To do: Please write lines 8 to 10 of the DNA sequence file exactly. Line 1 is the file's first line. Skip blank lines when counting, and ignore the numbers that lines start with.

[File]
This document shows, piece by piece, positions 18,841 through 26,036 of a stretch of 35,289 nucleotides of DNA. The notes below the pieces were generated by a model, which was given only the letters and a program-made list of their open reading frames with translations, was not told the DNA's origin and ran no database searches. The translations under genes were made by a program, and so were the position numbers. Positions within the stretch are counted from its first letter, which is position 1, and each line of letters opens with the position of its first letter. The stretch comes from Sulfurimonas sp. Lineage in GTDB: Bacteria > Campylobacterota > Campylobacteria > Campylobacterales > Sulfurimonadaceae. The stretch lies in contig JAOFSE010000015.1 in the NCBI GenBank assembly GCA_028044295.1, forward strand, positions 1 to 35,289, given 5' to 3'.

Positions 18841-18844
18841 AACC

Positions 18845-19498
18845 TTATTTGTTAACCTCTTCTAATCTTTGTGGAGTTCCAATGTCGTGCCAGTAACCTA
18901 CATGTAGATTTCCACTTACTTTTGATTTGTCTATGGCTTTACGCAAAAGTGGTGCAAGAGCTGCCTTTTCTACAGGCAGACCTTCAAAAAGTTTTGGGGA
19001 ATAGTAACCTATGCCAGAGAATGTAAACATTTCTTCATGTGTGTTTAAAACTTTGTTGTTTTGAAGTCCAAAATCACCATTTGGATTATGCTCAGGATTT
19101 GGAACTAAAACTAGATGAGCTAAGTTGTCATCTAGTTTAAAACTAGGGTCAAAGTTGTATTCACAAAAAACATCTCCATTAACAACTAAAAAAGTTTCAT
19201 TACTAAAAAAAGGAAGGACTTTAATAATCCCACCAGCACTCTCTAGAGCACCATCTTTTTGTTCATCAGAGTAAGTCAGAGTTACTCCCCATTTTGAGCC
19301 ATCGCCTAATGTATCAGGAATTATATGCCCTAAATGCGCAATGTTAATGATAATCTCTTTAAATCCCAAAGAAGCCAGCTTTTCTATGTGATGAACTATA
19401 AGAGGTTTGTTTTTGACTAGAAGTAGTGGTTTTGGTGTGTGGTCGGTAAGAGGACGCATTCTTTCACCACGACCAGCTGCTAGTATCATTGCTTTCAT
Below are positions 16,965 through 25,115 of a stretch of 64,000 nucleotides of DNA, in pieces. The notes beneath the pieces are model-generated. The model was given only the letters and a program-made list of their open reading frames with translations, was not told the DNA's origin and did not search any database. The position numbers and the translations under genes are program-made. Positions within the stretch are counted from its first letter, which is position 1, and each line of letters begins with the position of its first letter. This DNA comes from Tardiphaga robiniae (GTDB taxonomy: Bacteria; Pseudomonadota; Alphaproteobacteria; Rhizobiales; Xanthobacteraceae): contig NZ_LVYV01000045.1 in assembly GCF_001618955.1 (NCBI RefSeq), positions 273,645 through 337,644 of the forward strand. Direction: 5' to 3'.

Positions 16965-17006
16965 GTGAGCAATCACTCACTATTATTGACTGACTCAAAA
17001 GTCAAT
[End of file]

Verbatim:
19101 GGAACTAAAACTAGATGAGCTAAGTTGTCATCTAGTTTAAAACTAGGGTCAAAGTTGTATTCACAAAAAACATCTCCATTAACAACTAAAAAAGTTTCAT
19201 TACTAAAAAAAGGAAGGACTTTAATAATCCCACCAGCACTCTCTAGAGCACCATCTTTTTGTTCATCAGAGTAAGTCAGAGTTACTCCCCATTTTGAGCC
19301 ATCGCCTAATGTATCAGGAATTATATGCCCTAAATGCGCAATGTTAATGATAATCTCTTTAAATCCCAAAGAAGCCAGCTTTTCTATGTGATGAACTATA